Local restaurants

Hippocrates – the father of modern medicine – said ‘Let food be thy medicine, and let medicine be thy food’; we say, ‘no’. Live in the now for Athens’ dining scene, which is reliably good, from the most unassuming hole in the wall to Michelin-starred heavyweights. Start off with a traditional feast at Taverna Saita (21 Kidathineon), a surprisingly authentic eatery in Plaka, where decent eats can be harder to hunt down. Here, classics such as pastitsio, aubergine with feta and lemony lamb chops are served in old-school surrounds – in summer tables set outside let you admire Plaka’s picturesqueness. A more modern option in the neighbourhood – albeit only open at lunchtime – is Nolan, a stripped-back eatery with Japanese-Greek fusion fare. Mash-ups such as prawn and bonito in rice paper with yuzu, a cod bao burger, or octopus salad spiked with rice vinegar. And, yes, it is named after the Inception director. Botrini’s bridges the gap between Athens’ back-in-the-day dining and fast-forward culinary thinking; its menu and methods may be modern, but dishes are heavily inspired by chef Ettore Botrini’s Corfiot childhood and use generation-to-generation ingredients. So, you’ll try wild-mushroom macarons with five-spice, milk-fed lamb with a miso-fig pie, and peach and hibiscus pastries.

Local cafés

Sure, the Greeks gave the world democracy, geometry, philosophy and a bunch of other stuff – but, they also brought us Kostas souvlaki (2 Agias Irinis). This hole in the wall only operates from 8am to 3.30pm and only peddles cartons of pita-wrapped meat and vegetables, but it’s flavourful, grilled to juicy perfection and only costs €2; Kostas is the sole employee manning the grill for quality management and works to his grandfather’s recipe. Follow that with an equally hand-holdable koulouri (a sort of savoury, sesame-covered doughnut) from carb-master Koulouri of Psirri (23 Karaiskaki), or dessert of sticky-sweet loukoumades (honey- and-cinnamon-dipped dough balls) at Krinos (87 Aiolou), a café set in a beautiful antique building that was Athens’ first pharmacy.

Local bars

As with eateries, nightlife ranges from the ‘have an ouzo with a handful of old-timers’ to ‘design-led drinking with Athens’ young and beautiful’ – both have their appeal. For the former, try Diporto (9 Socratous), one of Athens’ oldest taverns, where the entrance is a bit of a misdirect (there’s no sign), full wine barrels line the walls, and you may be encouraged to share your table with strangers. And on the other end of the spectrum is 6 D.o.g.s, a cultural centre, bar and nightclub whose secret bohemian garden has swing chairs, sandy floors and candles in mason jars.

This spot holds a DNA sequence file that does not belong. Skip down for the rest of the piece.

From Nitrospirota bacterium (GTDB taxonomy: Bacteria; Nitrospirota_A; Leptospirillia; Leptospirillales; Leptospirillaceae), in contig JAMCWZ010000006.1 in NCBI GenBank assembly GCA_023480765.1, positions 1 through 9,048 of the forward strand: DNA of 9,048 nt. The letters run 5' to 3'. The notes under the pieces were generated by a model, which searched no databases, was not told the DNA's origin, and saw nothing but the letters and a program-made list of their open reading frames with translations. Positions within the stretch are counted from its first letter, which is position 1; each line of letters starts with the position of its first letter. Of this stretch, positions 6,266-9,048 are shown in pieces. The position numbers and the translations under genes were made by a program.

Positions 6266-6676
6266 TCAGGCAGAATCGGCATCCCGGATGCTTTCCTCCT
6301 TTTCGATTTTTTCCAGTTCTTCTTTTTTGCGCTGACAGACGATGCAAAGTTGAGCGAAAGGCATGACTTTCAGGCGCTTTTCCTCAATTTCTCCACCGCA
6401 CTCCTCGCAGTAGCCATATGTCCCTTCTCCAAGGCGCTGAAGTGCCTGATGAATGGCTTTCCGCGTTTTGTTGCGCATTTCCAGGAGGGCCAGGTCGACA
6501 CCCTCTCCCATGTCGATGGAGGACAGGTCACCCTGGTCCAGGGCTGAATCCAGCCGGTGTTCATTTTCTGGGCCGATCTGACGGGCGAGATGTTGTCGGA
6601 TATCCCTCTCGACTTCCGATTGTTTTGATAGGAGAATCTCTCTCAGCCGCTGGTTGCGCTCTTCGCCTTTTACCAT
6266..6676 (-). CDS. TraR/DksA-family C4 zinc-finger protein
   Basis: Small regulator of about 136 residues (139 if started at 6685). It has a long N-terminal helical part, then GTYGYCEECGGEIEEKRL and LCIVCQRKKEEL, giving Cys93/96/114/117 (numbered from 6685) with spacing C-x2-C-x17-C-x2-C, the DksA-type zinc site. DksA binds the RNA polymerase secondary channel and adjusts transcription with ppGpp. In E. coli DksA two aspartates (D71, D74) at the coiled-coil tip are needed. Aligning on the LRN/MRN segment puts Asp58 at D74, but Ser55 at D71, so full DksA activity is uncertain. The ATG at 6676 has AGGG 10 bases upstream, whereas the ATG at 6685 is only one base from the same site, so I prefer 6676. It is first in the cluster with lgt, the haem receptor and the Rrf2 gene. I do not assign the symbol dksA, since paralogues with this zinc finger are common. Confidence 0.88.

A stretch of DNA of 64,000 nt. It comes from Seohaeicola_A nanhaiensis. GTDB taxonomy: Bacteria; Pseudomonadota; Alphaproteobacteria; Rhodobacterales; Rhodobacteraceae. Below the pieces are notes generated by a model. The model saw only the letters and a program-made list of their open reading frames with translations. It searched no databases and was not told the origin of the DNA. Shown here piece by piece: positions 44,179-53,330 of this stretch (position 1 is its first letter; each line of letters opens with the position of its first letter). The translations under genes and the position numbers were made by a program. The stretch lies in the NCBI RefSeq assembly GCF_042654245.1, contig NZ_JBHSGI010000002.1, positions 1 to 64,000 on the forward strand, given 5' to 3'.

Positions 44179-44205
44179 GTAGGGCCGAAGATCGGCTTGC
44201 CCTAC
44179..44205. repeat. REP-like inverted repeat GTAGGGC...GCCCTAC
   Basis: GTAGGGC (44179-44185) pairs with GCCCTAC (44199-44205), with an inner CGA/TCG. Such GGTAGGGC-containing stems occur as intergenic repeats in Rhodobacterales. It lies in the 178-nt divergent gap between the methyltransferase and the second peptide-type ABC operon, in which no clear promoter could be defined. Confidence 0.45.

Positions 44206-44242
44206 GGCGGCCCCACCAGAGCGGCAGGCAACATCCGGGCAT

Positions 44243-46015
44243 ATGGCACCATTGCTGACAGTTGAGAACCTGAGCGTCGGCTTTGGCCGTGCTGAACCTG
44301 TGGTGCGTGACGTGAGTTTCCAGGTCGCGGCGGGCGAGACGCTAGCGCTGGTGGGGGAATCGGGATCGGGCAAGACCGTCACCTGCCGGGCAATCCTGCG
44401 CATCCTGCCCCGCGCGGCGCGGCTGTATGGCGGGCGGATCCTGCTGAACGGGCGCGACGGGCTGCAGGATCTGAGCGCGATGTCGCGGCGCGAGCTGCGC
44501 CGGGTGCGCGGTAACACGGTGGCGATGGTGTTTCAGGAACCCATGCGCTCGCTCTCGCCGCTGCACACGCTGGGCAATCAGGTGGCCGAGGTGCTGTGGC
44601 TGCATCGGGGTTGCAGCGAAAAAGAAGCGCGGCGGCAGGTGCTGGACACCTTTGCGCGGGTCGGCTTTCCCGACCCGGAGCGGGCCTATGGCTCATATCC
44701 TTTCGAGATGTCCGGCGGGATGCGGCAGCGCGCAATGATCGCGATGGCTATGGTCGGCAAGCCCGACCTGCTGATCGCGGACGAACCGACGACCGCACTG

Reviews

Photos Perianth Hotel reviews
Laura Snapes

Anonymous review

By Laura Snapes, Cultured critic

There’s nothing like the sound of someone calling your name in an unfamiliar place. On a spring Saturday night in Athens, I emerge from Monastiraki metro station after a delayed flight and am thrust into a city so bustling it makes Barcelona look like a retirement village. I drag my suitcase over cobbles and around the ankles of the city’s many oblivious revellers in search of my hotel. 

As I duck out of a thronging square and up a quieter street, a cheerful man stands up and says my name – a sign of the attentive kindness that I soon realise is standard at the Perianth. 

The cool, grey lobby has a calm grandeur and a soothing water feature, and the staff are keen to offer recommendations for my stay. But having already missed a few hours of my evening – and with only one full day in the city before moving on – I know where I’m headed, and bolt upstairs to drop my bags before heading out to join the throng.

It’s a slight wrench to run out on my room so fast. I pop out on my floor and see intriguing artworks – a blue double-headed figure that seems to riff on Greek mythology, a giant Basquiat-style canvas that echoes the melee outside – and room numbers cast in brutalist concrete, then enter a room that’s at least half the size of my flat. 

It’s chic and minimal, with dove-grey walls: there’s a huge bed (with what I later discover are, to me, perfect pillows) and a desk with a Bluetooth speaker. Open the balcony doors and the sound of the street floods up; look to the left and there’s the Acropolis, lit as dusk falls. The room is effectively divided by a raised oak wardrobe; on the other side is a luxurious bathroom with a huge cubicle and rainfall shower head.

But escape I do, headed for Ouzeri Lesvos in the anarchist quarter for what my friend described as ‘exceptional seafood with really good signage’. The signage is beautiful – hand-painted crustaceans and fish.